The ASDF can have up to 15% of its members come in as non-prior service, this is to recruit talent such as doctors, engineers, etc. and the rest of the force (up to 5,000 soldiers statewide) must be prior service with valid DD214s submitted during recruitment. My commissions were by the Governor of Alaska, and approved by the DOD.  The primary use of the defense Forces are up to the individual states. In Alaska they have reactivated the WWII unit known as the Alaska Territorial Guard Force (the predecessor to the ASDF) and are now known as the Eskimo Scouts. Every new Governor can, and most likely will, reorganize their defense force according to the political whim of the day, they are the most “political” of political animals. Every branch of the military regular units, and Reserve / Guard units, are political entities no matter what one may think, So if politics isn’t your bag then I suggest you steer clear of that idea.
There is also in every state of the union the “unorganized State Militia” .. that is all citizens from age 17 to 45 not already in the military, which can be drafted by the Federal or State government when needed … however it is also possible for individuals to form mutual defense groups and training cadres for preparedness purposes. Just don’t wear current uniforms of the military, don’t have a set in stone rank structure … and train harder, and better than the regulars. That is up to the individuals and SurvivalBlog has had many an article about this. I suggest they read JWR’s novels to get a good idea of what is needed. May God richly bless, protect, and surround you and yours with HIS love.”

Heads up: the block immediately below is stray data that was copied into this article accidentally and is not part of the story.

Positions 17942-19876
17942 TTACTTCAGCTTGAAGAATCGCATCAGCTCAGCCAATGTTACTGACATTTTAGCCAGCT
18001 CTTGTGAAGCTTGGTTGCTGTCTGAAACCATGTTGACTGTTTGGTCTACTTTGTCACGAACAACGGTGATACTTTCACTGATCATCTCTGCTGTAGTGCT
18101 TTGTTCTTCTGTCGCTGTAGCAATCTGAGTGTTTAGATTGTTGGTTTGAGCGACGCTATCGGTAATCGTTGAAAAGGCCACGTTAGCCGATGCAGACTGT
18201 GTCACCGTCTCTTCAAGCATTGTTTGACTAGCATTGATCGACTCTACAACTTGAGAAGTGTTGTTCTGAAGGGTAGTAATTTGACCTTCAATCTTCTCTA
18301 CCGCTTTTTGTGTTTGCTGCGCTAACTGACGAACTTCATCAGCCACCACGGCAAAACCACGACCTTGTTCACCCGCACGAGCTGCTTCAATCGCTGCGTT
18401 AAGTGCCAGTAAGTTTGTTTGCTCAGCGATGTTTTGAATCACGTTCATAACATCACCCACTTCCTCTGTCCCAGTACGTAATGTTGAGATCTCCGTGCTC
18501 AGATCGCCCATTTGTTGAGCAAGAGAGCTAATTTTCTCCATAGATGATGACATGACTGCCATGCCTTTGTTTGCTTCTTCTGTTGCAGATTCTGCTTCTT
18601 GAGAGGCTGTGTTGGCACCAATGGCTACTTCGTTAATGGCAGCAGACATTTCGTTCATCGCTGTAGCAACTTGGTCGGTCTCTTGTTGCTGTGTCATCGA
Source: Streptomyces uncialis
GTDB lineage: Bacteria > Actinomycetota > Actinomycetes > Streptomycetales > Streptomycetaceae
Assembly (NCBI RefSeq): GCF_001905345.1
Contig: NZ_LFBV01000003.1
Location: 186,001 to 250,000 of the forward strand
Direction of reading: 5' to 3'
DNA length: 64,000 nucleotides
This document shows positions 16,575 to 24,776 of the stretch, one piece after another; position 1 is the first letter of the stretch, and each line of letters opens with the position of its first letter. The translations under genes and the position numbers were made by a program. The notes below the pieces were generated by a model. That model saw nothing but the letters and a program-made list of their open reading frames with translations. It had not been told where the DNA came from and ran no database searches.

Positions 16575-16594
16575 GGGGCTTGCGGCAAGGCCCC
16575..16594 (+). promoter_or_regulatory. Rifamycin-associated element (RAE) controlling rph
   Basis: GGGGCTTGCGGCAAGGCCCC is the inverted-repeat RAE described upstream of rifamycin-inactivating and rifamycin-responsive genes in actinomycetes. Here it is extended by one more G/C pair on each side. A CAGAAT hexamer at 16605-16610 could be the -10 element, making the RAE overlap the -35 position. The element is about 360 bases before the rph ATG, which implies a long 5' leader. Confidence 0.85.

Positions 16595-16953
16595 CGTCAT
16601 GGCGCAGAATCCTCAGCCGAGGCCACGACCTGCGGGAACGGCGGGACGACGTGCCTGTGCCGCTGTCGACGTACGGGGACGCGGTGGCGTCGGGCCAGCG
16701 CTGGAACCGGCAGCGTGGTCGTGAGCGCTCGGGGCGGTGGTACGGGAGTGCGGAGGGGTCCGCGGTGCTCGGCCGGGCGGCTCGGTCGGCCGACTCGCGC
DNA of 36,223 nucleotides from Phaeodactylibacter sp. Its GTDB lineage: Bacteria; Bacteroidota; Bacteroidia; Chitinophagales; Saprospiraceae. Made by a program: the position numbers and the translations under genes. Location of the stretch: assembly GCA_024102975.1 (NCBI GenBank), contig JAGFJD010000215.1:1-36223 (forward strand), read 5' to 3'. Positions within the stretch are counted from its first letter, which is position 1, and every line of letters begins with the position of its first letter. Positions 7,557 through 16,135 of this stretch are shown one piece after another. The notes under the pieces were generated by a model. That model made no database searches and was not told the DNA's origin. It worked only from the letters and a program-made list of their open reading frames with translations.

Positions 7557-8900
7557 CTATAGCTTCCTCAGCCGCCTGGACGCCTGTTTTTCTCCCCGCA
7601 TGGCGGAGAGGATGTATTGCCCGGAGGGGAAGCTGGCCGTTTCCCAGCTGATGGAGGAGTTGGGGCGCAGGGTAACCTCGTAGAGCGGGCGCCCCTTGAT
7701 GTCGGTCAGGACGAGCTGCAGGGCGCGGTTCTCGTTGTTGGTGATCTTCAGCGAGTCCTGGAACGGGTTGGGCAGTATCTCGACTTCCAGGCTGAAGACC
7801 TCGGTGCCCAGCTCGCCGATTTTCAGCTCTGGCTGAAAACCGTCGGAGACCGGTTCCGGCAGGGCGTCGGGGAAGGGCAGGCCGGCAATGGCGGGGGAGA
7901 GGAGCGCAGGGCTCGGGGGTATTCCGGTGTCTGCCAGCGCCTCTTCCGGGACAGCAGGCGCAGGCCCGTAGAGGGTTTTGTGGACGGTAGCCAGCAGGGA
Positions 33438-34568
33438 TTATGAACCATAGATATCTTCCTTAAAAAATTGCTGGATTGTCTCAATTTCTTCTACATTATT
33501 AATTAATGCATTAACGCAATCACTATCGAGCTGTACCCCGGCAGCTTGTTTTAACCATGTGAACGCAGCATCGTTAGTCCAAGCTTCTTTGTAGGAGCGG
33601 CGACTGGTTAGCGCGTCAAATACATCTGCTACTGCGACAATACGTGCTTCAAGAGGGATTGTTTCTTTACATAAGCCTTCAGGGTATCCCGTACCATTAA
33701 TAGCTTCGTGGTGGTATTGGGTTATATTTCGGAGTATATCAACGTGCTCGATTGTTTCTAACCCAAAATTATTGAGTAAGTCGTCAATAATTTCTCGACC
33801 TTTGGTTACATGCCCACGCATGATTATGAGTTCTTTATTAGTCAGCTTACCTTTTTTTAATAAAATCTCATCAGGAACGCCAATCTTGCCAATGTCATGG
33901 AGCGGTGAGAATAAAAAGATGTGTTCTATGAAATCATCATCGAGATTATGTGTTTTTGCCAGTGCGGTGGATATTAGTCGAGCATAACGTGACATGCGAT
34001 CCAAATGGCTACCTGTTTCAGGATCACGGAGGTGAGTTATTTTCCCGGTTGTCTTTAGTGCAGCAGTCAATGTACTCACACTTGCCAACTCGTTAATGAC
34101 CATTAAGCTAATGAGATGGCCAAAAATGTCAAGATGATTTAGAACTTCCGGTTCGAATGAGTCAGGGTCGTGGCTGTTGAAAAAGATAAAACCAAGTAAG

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Reader K.B. mentioned this over at Study FindsRevolutionary hydrogel tablet can purify a liter of river water in an hour.

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SaraSue wrote:

“I have a few stubborn Guineas who won’t go in the coop at night.  I heard a couple packs of coyotes yapping one morning very early and my heart sank.  I saw the carnage when the sun came up – but only 2 were dead.  It’s legal to hunt coyotes here and last night I heard everyone’s dogs for miles around out barking (unusual), and no coyotes howling this morning.  The sound of gunshot is a regular and common occurrence here. Good job Neighbors!  My German Shepherds sleep inside with me at night – thinking about getting a Livestock Guardian dog.

The Chimney inspection was very bad, so I’ve requested a secondary inspection from someone who has expertise in Masonry because I suspect they just wanted to sell me a $7,000 “chimney liner”.  I purchased a Weber grill and charcoal (I have wood) for secondary cooking since I can’t use the fireplace.  I’m not worried about being cold here – it’s so much warmer than Idaho!  Meat bird chics (heritage breeds) should be here next week.  I still don’t know if I can kill a chicken, and if not, I’ll have a heck of a lot of eggs!  This is going to be one of those forced adventures in order to improve my self-sufficiency skills.  I may, pardon the pun, chicken out.  Driveway gate going in next week.  Reading the scriptures and prepping continuously. May the Lord bless and keep all of us through the hard times coming.”

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In response to my mention of shooting a skunk in a trap, McQ. wrote:

“Just a quick, handy tip, about live trapping skunks. If you put the trap into an old army duffel bag with the bottom cut out, the skunk can still enter easily. The benefit it that it won’t see you approach once caught. And therefore won’t spray.
An easy dispatch method is to place the trap into a pond or deep tank and drown. Once again, it won’t spray. Some say this isn’t humane. But then again, most deaths in the wild aren’t.
Keep up the great work.”

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And, to round out this column, H.L. spotted this: Scientists see a La Niña coming. What does that mean for the dry American south-west?